The End of Communication, the Beginning of Affect
In their sensibility to a new code of exchange, the opening and closing scenes framing Code Unknown instantiate Haneke’s intuitive grasp of the present cultural and historical zeitgeist. In each of these scenes, taking place at a school for hearing-impaired children, a child utilizes gestural language to perform an affect that the other children in the audience are supposed to guess and name. In the opening scene, the girl’s gestures and movements of fear and withdrawal (See Figure 1. A girl performs the gestures of fear and withdrawal) are met with the following guesses: “Alone? Hiding place? Gangster? Bad Conscience? Sad? Imprisoned?” In reply to each of these guesses, the girl performer shakes her head. But the children’s failure to decipher her affective code may be read as an asset rather than an actual failure. Two things point to this possibility: first, the time and careful attention the children in the audience give to the performer indicates a genuine interest in the other; second, the very multiplicity of responses and their failure to coalesce into a single name or answer is itself indicative of the incapacity of linguistic codes to translate affects that are transformative and heterogeneous. As such, this apparent failure in translation is rather a sign of the inexhaustible, altogether unmanageable powers of affective life. What matters here is the incommensurability between the affect performed—a composite of several interrelated affects—and the linguistic codes of fixation and stratification. The challenge this ambiguity poses to our attempt to access or to know the other constitutes a political affirmation of difference, a manifestation of life’s resistance against power that the film overall seems intent on stressing.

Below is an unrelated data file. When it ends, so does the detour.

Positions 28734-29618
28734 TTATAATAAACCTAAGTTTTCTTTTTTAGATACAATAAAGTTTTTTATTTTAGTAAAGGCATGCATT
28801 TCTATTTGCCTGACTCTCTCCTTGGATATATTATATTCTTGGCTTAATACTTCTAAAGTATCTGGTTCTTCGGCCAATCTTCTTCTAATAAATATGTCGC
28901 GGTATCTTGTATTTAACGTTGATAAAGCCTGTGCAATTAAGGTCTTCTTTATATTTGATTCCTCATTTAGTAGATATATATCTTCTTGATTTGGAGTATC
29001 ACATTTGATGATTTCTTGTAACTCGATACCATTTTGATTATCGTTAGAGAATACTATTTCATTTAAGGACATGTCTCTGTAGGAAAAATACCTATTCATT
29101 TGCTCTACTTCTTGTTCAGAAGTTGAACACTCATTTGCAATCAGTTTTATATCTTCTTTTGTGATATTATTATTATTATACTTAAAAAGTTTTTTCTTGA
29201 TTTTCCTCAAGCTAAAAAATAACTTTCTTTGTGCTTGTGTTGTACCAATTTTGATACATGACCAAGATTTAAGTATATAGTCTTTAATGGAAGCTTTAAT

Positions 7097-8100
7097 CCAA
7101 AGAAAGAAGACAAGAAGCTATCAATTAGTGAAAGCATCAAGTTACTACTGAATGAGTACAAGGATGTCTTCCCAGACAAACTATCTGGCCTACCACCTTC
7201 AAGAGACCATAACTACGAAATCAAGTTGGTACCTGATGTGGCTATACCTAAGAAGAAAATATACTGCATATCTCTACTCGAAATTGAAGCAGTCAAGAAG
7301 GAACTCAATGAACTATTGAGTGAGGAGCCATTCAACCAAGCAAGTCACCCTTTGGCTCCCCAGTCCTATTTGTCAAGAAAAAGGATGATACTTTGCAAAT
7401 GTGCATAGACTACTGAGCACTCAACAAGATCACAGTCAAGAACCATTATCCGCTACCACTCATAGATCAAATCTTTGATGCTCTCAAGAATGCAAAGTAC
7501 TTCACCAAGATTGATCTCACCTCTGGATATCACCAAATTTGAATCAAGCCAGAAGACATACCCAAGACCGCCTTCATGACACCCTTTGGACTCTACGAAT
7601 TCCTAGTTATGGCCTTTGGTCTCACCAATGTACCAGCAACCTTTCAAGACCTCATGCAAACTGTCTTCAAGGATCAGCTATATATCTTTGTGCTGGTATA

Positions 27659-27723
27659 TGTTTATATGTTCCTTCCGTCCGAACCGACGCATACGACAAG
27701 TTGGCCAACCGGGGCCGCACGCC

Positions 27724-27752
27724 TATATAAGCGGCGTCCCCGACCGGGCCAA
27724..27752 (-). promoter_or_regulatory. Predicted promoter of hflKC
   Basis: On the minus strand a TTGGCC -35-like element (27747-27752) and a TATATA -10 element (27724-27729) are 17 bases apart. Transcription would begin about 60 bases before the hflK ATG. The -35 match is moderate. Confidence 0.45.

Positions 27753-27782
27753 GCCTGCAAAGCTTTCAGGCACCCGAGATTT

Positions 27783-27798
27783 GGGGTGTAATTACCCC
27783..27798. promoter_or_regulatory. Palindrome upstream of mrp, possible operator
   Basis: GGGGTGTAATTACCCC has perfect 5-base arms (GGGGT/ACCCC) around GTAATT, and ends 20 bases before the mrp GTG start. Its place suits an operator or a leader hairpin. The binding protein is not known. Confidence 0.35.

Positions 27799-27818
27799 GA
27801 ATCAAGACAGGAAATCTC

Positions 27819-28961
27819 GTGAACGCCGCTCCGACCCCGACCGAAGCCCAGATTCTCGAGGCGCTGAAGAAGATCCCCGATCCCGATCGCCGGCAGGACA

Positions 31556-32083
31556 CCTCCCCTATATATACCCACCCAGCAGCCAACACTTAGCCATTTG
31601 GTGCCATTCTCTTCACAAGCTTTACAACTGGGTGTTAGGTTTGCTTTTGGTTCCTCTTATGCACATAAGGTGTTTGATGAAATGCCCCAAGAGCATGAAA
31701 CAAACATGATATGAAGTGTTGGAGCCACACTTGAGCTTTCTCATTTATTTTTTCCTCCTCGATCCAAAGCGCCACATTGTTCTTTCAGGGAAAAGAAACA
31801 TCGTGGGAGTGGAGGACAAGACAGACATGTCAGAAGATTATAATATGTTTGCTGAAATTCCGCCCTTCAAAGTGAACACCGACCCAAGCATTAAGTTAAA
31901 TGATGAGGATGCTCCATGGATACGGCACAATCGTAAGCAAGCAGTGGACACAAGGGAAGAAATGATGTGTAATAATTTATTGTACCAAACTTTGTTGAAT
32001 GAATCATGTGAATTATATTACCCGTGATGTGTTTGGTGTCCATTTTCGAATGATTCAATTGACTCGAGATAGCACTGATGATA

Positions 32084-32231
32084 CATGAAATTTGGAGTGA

Haneke’s cinema allows us to see and experience an unprecedented speed of affective becomings. Affects unfold here as complex clusters of varying intensities of emotions that are constantly on the move to becoming different from what they are at any single point. Code Unknown makes note of this affective complexity and volatility in multiple instances, thus pointing to the segregation of violent and non-violent moments as a purely artificial, arbitrary gesture (Coulthard, “Interrogating the Obscene” 180). By considering the affective excess that lingers well after a conspicuously violent encounter has taken place, we can grasp the wild singularities involved in violent forces in absolute defiance of representational containment. It is, for example, at the apparently inconsequential moment when Anne surfaces on the street after being harassed by the young Arab man in the subway, and she walks home, that the affective turmoil of her encounter has a chance to sediment and become visible (See Figure 2. Anne comes out on to the street after being harassed in the subway). And it is also at this point that her facial and corporeal expressions defy any analytic attempt to stratify her affective experience. A multitude of affects guide the movements of her head, the subtle mistrust in the turns of her gaze towards one side of the street and the other, her tentative walk. Yet, no single signifier can capture the affective complexity brewing in the movements and speeds of her body.